Tag Archives: Culture

Ethics, values and culture driving research

This issue will dive into the darkest corner of what scientific minds are capable of contriving to get to the goal of being funded and progressing in their career. By reading this special issue, you will find out the damage inflicted on science by scientists neglecting to follow the very essence of scientific endeavour, based on integrity. One lesson is clear. Regardless of personal responsibility, it is essential to examine the failings of the scientific process in the context of the values and the culture influencing scientists. Read more [...]

Gaming the system: who is responsible?

Blaming increase in fraud and unethical behaviour observed in science on a lack of rigour among the emerging ranks of PhDs may appear blatantly reductionist and reactionary. In fact, some might argue that we have been looking and detecting misconduct more systematically than ever before. At the same time, there is a growing movement to raise awareness of scientists’ responsibilities and better equip them to face the pressures to publish more and seek extra funding. Yet, scientists do not exist in a vacuum. They are the product of an educational and research system with values that heavily influences their choices. Read more [...]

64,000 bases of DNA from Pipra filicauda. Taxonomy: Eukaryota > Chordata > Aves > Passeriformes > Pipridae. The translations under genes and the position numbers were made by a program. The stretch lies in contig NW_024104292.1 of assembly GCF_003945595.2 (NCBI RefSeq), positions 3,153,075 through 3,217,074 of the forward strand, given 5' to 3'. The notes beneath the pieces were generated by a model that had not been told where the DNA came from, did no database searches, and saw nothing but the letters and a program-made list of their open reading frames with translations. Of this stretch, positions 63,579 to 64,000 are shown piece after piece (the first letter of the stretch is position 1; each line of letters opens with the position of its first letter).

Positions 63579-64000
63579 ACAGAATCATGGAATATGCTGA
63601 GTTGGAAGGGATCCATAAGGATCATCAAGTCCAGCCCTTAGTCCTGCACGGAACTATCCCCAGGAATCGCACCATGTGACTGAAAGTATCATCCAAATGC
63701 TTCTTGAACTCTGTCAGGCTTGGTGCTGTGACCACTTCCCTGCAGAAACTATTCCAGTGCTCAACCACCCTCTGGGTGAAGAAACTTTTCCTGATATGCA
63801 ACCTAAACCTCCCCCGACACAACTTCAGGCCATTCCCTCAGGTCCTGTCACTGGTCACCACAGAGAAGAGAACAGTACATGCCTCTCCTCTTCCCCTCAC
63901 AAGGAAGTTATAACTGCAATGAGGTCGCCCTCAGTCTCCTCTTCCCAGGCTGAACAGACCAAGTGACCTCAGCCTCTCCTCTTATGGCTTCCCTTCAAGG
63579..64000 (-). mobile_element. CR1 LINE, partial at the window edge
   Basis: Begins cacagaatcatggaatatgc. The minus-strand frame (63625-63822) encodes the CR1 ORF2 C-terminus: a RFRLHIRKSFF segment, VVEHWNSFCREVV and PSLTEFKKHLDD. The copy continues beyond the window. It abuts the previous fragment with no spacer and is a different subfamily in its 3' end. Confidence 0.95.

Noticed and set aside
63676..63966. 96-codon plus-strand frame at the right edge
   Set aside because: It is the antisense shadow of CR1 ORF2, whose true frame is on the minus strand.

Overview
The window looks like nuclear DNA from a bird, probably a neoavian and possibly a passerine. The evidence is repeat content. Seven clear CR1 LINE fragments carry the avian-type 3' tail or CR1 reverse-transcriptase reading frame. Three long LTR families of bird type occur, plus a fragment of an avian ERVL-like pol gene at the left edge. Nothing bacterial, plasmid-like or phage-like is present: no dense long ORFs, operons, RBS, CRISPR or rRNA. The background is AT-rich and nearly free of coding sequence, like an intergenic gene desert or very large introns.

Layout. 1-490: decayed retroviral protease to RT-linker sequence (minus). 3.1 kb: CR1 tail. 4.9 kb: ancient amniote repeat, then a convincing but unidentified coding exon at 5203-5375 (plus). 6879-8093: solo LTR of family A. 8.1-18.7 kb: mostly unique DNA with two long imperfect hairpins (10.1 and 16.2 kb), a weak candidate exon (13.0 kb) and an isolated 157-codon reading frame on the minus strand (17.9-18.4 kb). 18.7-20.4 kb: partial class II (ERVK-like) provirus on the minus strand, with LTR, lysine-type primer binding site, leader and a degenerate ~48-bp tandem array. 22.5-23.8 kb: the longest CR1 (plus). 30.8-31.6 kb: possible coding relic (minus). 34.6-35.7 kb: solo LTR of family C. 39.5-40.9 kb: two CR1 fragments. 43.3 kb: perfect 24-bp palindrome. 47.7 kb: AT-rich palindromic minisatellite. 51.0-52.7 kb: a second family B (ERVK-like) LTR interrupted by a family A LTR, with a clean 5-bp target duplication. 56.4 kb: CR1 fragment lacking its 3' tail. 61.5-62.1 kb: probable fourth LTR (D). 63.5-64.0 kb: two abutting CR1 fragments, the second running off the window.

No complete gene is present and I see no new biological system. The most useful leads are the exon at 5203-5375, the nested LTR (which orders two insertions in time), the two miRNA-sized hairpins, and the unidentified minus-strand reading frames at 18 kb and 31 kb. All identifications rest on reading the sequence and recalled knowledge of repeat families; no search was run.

Publish or perish: an incitement to fraudulence

More than 120 papers have been withdrawn from subscription databases of two high-profile publishers, IEEE and Springer, because they were computer generated thanks to the SCIgen software designed to generate random computer science research papers. The trouble is that they had no meaning at all. All of them were labelled as peer reviewed and all of them were published in proceedings of actual conferences. Read more [...]

Is the culture of research encouraging good science?

A quick look at the back catalogue of the EuroScientist provides an illustration of the wide range of issues that affect the working lives of scientists today. Previous articles have covered research evaluation, the open access movement, career structures and responsible innovation, among many others. These issues are often dealt with individually—and rightly so given their complexity. But considered as a whole, they help to make up a culture. And scientists must work within this culture to do what they set out to do: usually, to produce high quality, ethical research that is of benefit to society. Read more [...]